Citroen DS3 DSport 2015 review
Derek Ogden road tests and reviews the Citroen DS3 with specs, fuel consumption and verdict.
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The limited-edition Clio earns the silverware as a comfy commuter and for rapid-fire roadwork.
Every time I think I've done the job on Renault Sport there is something new. This time it's a fully loaded Clio that raises the bar for the French brand's go-faster division.
Its title in full is Clio RS 220 EDC Trophy. Renault Sport has created a limited-edition Clio with an engine that packs more punch, a dual-clutch gearbox that is more responsive and styling that's more aggressive.
For me, the best thing is that the Trophy pack works as an all-round package. It's not overdone in any one area, which makes it extremely enjoyable driving at any speed.
It's more responsive at any speed, with the sort of roll-on response I crave in all turbo cars, and the chassis is firm but not harsh with grip and balance to match the work from the engine room.
I'm not expecting to like the car as much as I do
There's an abiding query. Why does Renault name its cars in horsepower terms — in this case its 220hp or 162 kilowatts — when it was the French who gave us the metric system that includes Newton-metres and kilowatts to measure engine outputs? It's a minor niggle in a smart little car.
The chic base Clio is fine as a sub-$20,000 city car, tastier as a Renault Sport car, even better with the 200 engine package and reaches peak status as the 220 Trophy.
Initially I'm not expecting to like the car as much as I do. I come to it from a Peugeot 208 GTi, a grown-up hot hatch that earned The Tick last week. The Peugeot feels bigger and more compliant than the Renault, even though they compete in the same class.
What gives the Clio its edge — an edge over anything in the class including the Ford Fiesta ST that's a personal favourite — is the way it can be a street-smart squirrel in city conditions but still provide relaxed touring in the country.
In 220 Trophy guise, it's a long way beyond the 900cc Clio Authentique that opens the Renault action for $18,000 in Australia.
The $20,000 premium adds the obvious enhancements to the engine, transmission, suspension, wheels, seats and dials. Limited-edition items and badges mark it as one of the 220 cars — get it? — brought to Australia.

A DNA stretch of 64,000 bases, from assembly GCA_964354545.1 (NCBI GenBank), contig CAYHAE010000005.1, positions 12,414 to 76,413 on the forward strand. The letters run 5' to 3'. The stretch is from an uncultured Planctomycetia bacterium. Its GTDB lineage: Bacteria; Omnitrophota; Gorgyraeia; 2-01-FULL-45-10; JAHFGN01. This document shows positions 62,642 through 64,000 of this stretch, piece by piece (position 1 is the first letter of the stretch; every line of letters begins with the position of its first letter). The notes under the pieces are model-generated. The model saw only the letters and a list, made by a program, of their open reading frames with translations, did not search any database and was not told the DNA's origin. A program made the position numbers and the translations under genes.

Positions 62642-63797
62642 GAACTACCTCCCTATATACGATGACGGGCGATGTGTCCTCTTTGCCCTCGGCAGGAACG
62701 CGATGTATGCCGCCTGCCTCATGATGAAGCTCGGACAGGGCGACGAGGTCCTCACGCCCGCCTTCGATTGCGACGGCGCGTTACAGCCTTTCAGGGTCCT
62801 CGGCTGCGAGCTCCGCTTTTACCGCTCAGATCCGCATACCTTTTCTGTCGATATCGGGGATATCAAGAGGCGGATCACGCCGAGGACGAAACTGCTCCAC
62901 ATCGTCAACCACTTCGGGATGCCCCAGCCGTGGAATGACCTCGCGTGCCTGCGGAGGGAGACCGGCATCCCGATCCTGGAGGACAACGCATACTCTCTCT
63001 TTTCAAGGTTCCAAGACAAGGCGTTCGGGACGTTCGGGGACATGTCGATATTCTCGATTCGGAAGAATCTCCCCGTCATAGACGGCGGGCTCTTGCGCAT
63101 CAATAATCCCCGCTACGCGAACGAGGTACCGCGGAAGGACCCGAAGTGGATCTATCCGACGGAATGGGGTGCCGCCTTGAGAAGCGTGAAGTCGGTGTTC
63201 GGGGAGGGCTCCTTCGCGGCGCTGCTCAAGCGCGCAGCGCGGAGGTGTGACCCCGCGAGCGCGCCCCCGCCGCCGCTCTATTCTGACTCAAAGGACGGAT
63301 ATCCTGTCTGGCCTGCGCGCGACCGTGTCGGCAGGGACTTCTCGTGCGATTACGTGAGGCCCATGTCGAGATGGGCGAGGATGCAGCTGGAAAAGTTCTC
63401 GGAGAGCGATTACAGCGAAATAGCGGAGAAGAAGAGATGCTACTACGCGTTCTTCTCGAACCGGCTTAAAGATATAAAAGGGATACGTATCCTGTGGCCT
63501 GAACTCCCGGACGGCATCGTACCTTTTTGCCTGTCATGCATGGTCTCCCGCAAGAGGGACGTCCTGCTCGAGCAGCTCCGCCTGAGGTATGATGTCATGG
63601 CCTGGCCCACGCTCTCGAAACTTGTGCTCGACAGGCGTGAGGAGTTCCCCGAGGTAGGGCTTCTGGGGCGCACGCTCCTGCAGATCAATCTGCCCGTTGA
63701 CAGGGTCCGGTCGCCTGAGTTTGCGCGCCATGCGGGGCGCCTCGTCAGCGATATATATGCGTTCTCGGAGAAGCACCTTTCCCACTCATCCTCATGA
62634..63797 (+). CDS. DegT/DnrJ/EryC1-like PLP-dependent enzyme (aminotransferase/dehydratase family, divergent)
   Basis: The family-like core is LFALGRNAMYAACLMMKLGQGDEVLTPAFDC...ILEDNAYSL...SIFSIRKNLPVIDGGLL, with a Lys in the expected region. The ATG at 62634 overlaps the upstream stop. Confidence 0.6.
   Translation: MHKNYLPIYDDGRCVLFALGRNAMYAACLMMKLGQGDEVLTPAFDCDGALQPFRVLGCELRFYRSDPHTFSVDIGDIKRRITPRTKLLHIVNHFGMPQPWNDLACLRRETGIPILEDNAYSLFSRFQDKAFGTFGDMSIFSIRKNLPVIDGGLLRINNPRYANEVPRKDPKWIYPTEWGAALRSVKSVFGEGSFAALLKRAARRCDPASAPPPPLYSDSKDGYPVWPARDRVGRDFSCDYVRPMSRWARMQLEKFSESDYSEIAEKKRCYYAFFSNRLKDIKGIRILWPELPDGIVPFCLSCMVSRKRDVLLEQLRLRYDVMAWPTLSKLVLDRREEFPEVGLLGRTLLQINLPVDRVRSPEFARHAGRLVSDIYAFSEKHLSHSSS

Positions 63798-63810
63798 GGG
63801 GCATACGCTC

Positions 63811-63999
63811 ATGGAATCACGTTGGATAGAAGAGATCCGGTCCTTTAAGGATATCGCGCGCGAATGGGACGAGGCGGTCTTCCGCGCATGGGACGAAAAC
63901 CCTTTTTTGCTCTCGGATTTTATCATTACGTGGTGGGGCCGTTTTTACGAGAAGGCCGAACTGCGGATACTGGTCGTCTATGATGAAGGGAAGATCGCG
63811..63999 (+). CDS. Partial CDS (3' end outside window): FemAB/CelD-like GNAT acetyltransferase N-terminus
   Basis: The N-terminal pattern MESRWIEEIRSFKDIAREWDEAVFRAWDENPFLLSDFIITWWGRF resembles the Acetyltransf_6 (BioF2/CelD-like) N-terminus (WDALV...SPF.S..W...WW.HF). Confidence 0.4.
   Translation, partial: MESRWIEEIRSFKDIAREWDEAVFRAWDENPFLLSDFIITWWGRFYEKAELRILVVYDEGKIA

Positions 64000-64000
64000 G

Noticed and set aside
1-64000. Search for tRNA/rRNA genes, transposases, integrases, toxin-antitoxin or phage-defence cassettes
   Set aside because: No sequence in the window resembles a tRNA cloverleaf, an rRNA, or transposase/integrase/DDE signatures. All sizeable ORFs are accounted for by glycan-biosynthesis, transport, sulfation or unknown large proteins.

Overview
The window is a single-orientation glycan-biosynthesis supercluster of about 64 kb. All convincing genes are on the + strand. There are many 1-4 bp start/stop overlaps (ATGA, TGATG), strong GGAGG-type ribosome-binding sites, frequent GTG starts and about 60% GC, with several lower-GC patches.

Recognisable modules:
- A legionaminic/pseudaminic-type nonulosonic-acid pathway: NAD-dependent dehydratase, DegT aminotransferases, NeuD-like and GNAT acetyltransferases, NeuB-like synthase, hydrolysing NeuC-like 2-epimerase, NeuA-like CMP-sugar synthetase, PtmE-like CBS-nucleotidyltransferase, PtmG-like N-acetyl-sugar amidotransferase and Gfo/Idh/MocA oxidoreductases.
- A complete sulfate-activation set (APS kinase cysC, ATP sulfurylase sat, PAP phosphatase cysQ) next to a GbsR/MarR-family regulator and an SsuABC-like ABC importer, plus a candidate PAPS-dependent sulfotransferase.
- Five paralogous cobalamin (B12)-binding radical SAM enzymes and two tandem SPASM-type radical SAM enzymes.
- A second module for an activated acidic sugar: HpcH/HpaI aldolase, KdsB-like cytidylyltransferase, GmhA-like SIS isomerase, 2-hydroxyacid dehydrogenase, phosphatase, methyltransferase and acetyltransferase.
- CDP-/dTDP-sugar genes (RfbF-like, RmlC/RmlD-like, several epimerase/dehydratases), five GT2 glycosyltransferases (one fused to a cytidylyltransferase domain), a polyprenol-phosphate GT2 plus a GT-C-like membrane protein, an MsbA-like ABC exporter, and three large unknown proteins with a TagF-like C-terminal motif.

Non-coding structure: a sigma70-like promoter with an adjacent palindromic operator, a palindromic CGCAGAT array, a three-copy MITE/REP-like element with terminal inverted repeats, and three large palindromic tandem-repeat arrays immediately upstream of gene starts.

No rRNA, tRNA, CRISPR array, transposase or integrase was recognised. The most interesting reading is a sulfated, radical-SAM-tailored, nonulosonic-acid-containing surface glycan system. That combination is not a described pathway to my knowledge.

The heart of the upgrade is an engine that makes an extra 15kW and 40Nm yet still meets Euro6 emissions standards. Some makers do this sort of work by only tweaking the computer controls but Renault Sport has fitted a bigger turbo, a new inlet setup, revised engine mapping and what it calls a "torque boost" function in fourth and fifth gears.
In the gearbox, changes can be 30 per cent faster and that is helped by revised paddle-shifters that reduce the free play in the switches.
There is also a new steering rack for faster response, plus lower and firmer suspension.
Visual treats include 18-inch alloys, carbon-fibre look interior trim, leather sports seats and a Trophy badge front-and-centre in the grille.
When I slide into the 220 for the first time I'm tired and only want a quiet run home. That's what I get, with comfy and supportive seats and seamless power that means I only need a light tickle on the accelerator to stay with the commuter traffic.
Closer to home, I have a little fun with the double-clutch gearbox on some rapid-fire downshifts as I try the stopping power of the brakes.
The Clio feels a much livelier pocket rocket than the 208 GTi
The next day, I'm up for a fun run. And the Clio delivers with a package that is beautifully balanced.
The 6.6-second time for the benchmark 0-100km/h dash does not seem over-quick but it's fine for a car so small and light. It has plenty of punch, and even more when I activate the RS mode switch.
By far the best aspect is the seamless and effortless power delivery, giving all the go I need for overtaking and some twisting roads.
The chassis could easily have been over-firm but it's not. The compliant suspension absorbs bumps instead of just crashing the impacts through to the cabin yet the Trophy, taut in all conditions, turns and grips smartly.
There is no need to venture into the Race setting but Sport mode delivers — the Clio feels a much livelier pocket rocket than the 208 GTi. In its instant response, it is actually more like the classic Peugeot 205 GTi that I drove and loved decades ago.
It also has a much more user-friendly dashboard layout than the Peugeot's heavily promoted but underdone iCockpit approach.
The 220 Trophy is not a cheap car but it is a very good car, a very intelligent and enjoyable one.
Anyone who read last week's 208 GTi review will know the Clio gets The Tick but it's worth emphasising why. The 220 Trophy is now one of my genuine small-car favourites.
|Authentique||0.9L, ULP, 5 SP MAN||$7,370 – 10,450||2016 Renault Clio 2016 Authentique Pricing and Specs|
|Dynamique||1.2L, ULP, 6 SP AUTOMATED||$11,660 – 15,620||2016 Renault Clio 2016 Dynamique Pricing and Specs|
|Expression||1.2L, ULP, 6 SP AUTOMATED||$11,489 – 15,990||2016 Renault Clio 2016 Expression Pricing and Specs|
|Expression +||1.2L, ULP, 6 SP AUTOMATED||$10,450 – 14,300||2016 Renault Clio 2016 Expression + Pricing and Specs|